BJD

Prevalence of diabetes mellitus as obtained by nationwide screening in urban areas of Bangladesh

M Mostafa Zaman,1 Omar Ali Sarkar,2 Mohammad Moniruzzaman,1 Mokhlesur Rahman3

1 Noncommunicable Disease Unit, World Health Organization (WHO) Country Office for Bangladesh, Dhaka, Bangladesh
2 Noncommunicable Disease Control Unit, Director General of Health Services, Ministry of Health and Family Welfare, Dhaka, Bangladesh
3 Bureau of Health Education, Director General of Health Services, Ministry of Health and Family Welfare, Dhaka, Bangladesh

Key words: prevalence, type 2 diabetes mellitus, diabetes screening, early detection

Asia, including Bangladesh, is in the grip of a diabetes epidemic and has become home to the largest diabetic population.1 Recent evidence has confirmed that diabetes amplifies the increased risk of premature death from other non-communicable diseases in these populations. Nonetheless, nationwide data on diabetes is still suboptimal in Bangladesh, especially for those aged 18 years and older. The Demographic and Health Survey data are for those aged 35 years and older. One study recently reported a prevalence of 9.8% among urban adults for those aged 18 years and older.2 Most other reports for this age group are fragmented and done on a smaller scale in scattered places.

Given the backdrop, we have carried out a nationwide screening – but based in urban locations – of diabetes using random capillary blood glucose among adults aged 18 years and older. For this purpose, we have trained 64 medical officers in blood glucose screening procedures and recording of data on a prescribed form. They were selected from all the 64 district level health managers’ (civil surgeons) office responsible for their respective districts. Also, 64 health education officers from 64 districts were trained for campaigning and helping the medical officers to organise screening camps. Educational materials for these pieces of training were provided by the Bureau of Health Education, a central agency of the Ministry of Health and Family Welfare dedicated to the health education and promotion of the people in Bangladesh.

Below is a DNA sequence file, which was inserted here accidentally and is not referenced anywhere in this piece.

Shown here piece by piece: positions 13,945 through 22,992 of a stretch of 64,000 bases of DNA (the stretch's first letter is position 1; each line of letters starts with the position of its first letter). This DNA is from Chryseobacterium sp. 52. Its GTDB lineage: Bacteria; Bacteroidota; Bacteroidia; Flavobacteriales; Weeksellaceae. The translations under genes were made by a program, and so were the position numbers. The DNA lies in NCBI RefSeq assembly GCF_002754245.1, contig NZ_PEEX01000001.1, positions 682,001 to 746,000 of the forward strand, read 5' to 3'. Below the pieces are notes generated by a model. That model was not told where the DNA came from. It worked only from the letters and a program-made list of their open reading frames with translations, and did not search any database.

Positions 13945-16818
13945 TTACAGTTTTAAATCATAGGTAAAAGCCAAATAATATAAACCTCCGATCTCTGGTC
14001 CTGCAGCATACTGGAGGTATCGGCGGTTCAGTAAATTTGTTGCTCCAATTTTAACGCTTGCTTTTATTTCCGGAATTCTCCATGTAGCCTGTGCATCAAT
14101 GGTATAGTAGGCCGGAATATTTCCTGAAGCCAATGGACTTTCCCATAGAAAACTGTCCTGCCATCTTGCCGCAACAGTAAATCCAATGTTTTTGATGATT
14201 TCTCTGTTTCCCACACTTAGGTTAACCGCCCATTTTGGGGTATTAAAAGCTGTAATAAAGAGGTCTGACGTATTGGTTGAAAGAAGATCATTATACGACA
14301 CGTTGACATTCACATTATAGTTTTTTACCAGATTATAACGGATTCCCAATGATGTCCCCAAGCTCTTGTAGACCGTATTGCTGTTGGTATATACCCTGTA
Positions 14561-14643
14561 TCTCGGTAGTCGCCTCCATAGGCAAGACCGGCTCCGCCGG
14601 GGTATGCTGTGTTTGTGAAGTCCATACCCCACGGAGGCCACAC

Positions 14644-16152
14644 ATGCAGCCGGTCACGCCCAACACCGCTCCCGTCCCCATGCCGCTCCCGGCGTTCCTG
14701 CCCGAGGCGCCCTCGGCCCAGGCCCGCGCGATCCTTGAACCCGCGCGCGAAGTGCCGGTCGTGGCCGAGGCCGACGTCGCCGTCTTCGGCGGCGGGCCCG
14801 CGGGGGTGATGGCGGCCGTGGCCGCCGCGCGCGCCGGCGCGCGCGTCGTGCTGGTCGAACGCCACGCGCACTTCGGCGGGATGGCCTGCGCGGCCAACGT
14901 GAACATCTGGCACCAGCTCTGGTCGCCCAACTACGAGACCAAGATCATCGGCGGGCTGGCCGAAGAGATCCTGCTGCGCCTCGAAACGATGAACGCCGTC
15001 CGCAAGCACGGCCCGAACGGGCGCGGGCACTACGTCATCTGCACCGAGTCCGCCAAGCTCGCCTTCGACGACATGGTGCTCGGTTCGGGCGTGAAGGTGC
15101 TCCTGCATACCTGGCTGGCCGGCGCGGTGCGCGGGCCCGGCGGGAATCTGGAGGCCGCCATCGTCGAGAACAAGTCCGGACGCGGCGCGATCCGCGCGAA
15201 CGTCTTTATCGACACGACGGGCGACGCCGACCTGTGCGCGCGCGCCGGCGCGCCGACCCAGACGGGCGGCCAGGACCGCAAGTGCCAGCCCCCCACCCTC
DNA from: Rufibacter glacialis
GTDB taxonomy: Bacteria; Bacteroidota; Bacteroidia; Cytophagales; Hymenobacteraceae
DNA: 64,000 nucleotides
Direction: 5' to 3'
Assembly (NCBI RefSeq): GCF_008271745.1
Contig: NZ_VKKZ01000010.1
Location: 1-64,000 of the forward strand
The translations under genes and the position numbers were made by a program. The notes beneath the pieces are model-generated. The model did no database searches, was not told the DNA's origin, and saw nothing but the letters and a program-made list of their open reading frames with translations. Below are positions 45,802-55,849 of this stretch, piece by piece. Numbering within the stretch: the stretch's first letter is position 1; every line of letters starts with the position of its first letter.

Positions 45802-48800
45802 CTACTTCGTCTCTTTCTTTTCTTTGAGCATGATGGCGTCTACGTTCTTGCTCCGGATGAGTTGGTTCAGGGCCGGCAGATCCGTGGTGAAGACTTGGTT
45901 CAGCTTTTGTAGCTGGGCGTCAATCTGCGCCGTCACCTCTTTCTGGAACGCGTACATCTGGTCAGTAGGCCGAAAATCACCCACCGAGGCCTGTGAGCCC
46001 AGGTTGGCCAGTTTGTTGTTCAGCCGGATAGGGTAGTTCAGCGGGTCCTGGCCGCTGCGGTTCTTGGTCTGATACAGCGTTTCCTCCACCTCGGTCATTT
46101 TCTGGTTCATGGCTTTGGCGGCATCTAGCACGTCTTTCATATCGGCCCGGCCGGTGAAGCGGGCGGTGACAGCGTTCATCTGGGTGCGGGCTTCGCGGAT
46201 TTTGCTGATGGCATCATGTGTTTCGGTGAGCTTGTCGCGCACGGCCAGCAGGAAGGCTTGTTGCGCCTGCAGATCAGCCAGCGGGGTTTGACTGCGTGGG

We set up a total of 256 diabetes screening camps (4 x 64 districts) at the premises of medical college hospitals or district (Sadar) hospitals on World Health Day, 7 April 2016. The theme of the Day was diabetes. We distributed flyers and, using hand-microphones, announced the free measurement of capillary blood glucose from the morning hours and until noon. We targeted a total of 13,600 volunteers to participate (50 x 256 camps =12,800 plus an additional 800 participants from the Dhaka district because of its large population). Finally, 13,564 people were screened.

During the screening we collected and recorded information for each participant such as age, sex, history of blood glucose measurement and treatment of diabetes. Glucose measurements were done by laboratory technologists under the supervision of medical officers using Accuchek® glucometers and strips of single batch all over the country. Measurements were done irrespective of prandial status.

Table 1 shows a summary of the blood glucose screening in all 64 districts of Bangladesh on World Health Day, 7 May 2016. Of the 13,564 participants, 8,650 (63.8%) were men. The mean age of the participants was 41.9 years (men, 43.0 years; women, 39.7 years) with a standard deviation of 11.9 years. Only 29.3% of the participants had lifetime measurement of blood glucose, and doctors told 13.1% that they had had diabetes. Antidiabetes medication had been used by 11.6%.

541 Moniruzzaman Table 1

Based on the capillary casual blood glucose cut-off point of 11.1 mmol/L,3 the age-standardised (to the latest census population of Bangladesh of 2011) prevalence of diabetes was 7.5%. However, considering either high blood glucose or medication history, the prevalence was 14.2%. An impressive proportion (89.0%) of known persons with diabetes was receiving medication. However, the control was not that tight. Only 61.7% had a glucose level <11.1 mmol/L. Additionally, some of them might have been in fasting status and, for these, the cut-off point for diabetes control is much lower. Generally, awareness and control of diabetes is poor in Bangladeshi adults, perhaps due to low education and low economic status.4